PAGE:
The stream coming out of the top hole has less water above it so it will come out at a lower pressure than the stream at the bottom. While we don’t know the exact height above the center of the earth of each hole, we know the difference in their heights, and can therefore express the pressure difference. The difference in distance that each stream travels horizontally is analogous to the voltage difference between two terminals on our voltage source.
A practical battery has two terminals, each of which is at a different absolute electrical potential. We may not be able to express what the absolute potential of each terminal is because we don’t know the reference point, but we can easily measure the potential difference between the two terminals, and that’s what we call the voltage.
So much for volts for the time being. Electrical current, measured in amperes (sometimes shortened to amps) is what you get when those charge carriers flow from one place to another. A current of one ampere is defined as the movement of one coulomb’s worth of charge past a given point in one second. That’s a whole lot of electrons, but remember, one electron is very small.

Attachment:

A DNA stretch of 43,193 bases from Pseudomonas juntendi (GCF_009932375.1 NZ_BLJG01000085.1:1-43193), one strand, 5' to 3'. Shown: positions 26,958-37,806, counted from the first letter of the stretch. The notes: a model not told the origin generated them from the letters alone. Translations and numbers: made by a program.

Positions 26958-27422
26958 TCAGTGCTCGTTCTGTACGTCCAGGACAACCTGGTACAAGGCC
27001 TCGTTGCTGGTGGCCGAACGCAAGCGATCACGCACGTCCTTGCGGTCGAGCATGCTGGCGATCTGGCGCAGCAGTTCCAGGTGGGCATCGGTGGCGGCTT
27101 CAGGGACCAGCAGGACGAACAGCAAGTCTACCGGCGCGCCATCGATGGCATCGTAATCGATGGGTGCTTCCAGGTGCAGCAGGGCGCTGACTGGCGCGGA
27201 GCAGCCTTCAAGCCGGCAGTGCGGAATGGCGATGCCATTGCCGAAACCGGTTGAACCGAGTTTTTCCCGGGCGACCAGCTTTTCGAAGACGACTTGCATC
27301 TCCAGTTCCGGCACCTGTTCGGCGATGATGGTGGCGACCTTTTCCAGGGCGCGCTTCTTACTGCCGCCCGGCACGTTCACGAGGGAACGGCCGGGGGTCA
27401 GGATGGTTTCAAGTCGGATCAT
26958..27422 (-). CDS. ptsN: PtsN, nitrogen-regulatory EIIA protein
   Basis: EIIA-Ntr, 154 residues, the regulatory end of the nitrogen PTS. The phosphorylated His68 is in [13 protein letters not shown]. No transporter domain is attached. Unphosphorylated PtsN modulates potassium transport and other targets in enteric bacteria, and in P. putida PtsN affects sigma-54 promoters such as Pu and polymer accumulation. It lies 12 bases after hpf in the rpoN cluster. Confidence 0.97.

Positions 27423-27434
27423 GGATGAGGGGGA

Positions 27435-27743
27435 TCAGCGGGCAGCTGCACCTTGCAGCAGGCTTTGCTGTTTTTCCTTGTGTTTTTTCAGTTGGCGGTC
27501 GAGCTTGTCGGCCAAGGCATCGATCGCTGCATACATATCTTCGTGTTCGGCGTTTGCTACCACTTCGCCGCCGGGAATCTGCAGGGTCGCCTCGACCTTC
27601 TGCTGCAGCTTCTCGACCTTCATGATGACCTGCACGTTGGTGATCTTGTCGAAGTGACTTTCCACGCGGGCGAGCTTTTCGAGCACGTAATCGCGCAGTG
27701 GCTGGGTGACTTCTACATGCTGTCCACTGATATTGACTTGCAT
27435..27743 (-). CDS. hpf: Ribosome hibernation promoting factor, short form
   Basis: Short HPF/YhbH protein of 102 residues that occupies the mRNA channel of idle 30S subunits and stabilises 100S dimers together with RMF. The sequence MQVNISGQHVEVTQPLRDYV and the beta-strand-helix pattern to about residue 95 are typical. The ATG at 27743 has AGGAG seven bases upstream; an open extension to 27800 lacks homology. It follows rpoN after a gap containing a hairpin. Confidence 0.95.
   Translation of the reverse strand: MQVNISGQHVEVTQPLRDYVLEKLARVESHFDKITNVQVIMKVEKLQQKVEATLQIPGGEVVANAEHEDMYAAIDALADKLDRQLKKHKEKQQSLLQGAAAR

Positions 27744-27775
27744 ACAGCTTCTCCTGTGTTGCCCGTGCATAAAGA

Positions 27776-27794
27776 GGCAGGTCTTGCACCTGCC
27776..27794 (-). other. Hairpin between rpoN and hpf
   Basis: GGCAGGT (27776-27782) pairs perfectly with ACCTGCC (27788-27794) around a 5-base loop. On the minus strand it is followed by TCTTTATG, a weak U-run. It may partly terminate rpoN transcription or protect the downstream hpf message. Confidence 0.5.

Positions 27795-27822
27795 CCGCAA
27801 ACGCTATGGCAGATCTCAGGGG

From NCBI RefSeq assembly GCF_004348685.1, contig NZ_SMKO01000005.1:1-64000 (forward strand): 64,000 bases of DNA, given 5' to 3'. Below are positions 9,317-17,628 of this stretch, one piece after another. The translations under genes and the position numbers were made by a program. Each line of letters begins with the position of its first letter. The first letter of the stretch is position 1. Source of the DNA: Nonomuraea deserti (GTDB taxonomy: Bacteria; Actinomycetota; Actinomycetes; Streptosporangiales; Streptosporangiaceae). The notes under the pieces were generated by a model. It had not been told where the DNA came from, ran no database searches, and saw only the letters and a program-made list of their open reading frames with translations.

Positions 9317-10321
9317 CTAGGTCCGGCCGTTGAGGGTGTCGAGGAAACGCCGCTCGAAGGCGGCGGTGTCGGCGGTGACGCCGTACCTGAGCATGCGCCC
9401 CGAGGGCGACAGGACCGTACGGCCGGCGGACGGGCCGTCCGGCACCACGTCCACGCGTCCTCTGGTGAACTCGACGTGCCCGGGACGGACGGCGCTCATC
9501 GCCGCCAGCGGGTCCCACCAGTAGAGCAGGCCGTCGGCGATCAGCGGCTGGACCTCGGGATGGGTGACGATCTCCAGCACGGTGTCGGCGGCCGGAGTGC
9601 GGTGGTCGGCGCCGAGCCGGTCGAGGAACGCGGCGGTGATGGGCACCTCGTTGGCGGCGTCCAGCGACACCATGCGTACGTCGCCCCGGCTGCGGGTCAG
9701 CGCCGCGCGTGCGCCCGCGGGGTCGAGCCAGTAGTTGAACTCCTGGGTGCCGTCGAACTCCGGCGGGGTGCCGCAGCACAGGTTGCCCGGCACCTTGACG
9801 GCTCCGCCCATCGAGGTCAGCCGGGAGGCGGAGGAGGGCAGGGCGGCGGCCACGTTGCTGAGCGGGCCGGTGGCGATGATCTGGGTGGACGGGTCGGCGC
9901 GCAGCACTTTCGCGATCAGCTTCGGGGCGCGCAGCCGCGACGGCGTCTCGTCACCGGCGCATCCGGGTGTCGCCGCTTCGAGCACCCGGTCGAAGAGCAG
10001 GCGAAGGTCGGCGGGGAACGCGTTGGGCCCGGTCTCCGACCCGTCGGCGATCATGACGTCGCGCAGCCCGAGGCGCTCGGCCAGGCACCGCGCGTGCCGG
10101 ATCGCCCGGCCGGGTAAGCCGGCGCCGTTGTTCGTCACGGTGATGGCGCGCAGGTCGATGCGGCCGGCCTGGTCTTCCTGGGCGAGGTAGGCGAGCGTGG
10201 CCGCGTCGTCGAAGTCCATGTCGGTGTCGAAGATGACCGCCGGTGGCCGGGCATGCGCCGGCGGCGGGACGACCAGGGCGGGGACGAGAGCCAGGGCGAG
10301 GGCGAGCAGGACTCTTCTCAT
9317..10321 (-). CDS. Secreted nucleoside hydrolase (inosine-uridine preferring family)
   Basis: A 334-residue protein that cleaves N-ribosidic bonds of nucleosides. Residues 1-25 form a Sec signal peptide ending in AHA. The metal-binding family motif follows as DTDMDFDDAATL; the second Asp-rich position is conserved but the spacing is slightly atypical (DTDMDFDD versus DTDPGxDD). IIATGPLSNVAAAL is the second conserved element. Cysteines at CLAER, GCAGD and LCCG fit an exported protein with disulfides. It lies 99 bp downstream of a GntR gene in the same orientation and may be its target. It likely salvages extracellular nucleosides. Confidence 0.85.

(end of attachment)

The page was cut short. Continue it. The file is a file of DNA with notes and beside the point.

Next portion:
Returning to our bucket-of-water analogy for a moment, for a given amount of water (voltage), the cross sectional area of the hole determines the amount of current that will flow. A large hole dumps out a large volume of water in a given amount of time, while a smaller hole will allow a smaller volume of water to flow out of the bucket.
And as we pointed out above, since the size of the hole in the bucket limits how much water at a given pressure can flow out, the hole is analogous to the third important parameter in basic electricity: resistance. The larger the hole, the less resistance it presents to water flow, so, for a given water pressure, more water (hence more current) can flow.
In order for current to flow, you need a complete circuit (which comes from the same word as “circle”), a path through which a voltage source can push a current. A circuit is an interconnection of actual physical real-world components. A component is a part of a circuit that has two terminals to which connections can be made. A junction is formed when two or more components are connected.